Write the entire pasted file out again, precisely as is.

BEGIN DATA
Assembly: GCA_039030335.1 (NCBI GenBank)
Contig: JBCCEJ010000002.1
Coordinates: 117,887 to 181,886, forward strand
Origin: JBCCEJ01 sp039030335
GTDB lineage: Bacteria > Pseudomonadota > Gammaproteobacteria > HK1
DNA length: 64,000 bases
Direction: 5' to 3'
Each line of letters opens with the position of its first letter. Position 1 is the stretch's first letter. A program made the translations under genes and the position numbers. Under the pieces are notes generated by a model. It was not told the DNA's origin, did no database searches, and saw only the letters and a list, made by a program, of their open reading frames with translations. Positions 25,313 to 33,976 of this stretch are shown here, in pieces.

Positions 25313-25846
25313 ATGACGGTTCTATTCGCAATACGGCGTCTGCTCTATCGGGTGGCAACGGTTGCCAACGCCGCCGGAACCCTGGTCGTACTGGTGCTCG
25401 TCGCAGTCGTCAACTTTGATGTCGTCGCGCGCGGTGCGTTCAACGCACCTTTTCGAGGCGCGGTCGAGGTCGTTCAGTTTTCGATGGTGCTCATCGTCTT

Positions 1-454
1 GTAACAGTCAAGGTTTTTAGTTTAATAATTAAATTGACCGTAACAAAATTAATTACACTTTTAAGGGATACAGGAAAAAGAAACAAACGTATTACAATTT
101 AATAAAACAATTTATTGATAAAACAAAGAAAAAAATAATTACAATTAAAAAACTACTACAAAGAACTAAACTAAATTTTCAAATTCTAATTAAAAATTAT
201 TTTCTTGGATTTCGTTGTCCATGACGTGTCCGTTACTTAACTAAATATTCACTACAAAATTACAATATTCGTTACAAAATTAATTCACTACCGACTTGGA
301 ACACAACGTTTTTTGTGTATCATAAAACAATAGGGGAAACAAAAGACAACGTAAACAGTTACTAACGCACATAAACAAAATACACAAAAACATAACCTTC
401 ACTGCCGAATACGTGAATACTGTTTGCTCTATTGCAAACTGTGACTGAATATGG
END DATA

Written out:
Assembly: GCA_039030335.1 (NCBI GenBank)
Contig: JBCCEJ010000002.1
Coordinates: 117,887 to 181,886, forward strand
Origin: JBCCEJ01 sp039030335
GTDB lineage: Bacteria > Pseudomonadota > Gammaproteobacteria > HK1
DNA length: 64,000 bases
Direction: 5' to 3'
Each line of letters opens with the position of its first letter. Position 1 is the stretch's first letter. A program made the translations under genes and the position numbers. Under the pieces are notes generated by a model. It was not told the DNA's origin, did no database searches, and saw only the letters and a list, made by a program, of their open reading frames with translations. Positions 25,313 to 33,976 of this stretch are shown here, in pieces.

Positions 25313-25846
25313 ATGACGGTTCTATTCGCAATACGGCGTCTGCTCTATCGGGTGGCAACGGTTGCCAACGCCGCCGGAACCCTGGTCGTACTGGTGCTCG
25401 TCGCAGTCGTCAACTTTGATGTCGTCGCGCGCGGTGCGTTCAACGCACCTTTTCGAGGCGCGGTCGAGGTCGTTCAGTTTTCGATGGTGCTCATCGTCTT

Positions 1-454
1 GTAACAGTCAAGGTTTTTAGTTTAATAATTAAATTGACCGTAACAAAATTAATTACACTTTTAAGGGATACAGGAAAAAGAAACAAACGTATTACAATTT
101 AATAAAACAATTTATTGATAAAACAAAGAAAAAAATAATTACAATTAAAAAACTACTACAAAGAACTAAACTAAATTTTCAAATTCTAATTAAAAATTAT
201 TTTCTTGGATTTCGTTGTCCATGACGTGTCCGTTACTTAACTAAATATTCACTACAAAATTACAATATTCGTTACAAAATTAATTCACTACCGACTTGGA
301 ACACAACGTTTTTTGTGTATCATAAAACAATAGGGGAAACAAAAGACAACGTAAACAGTTACTAACGCACATAAACAAAATACACAAAAACATAACCTTC
401 ACTGCCGAATACGTGAATACTGTTTGCTCTATTGCAAACTGTGACTGAATATGG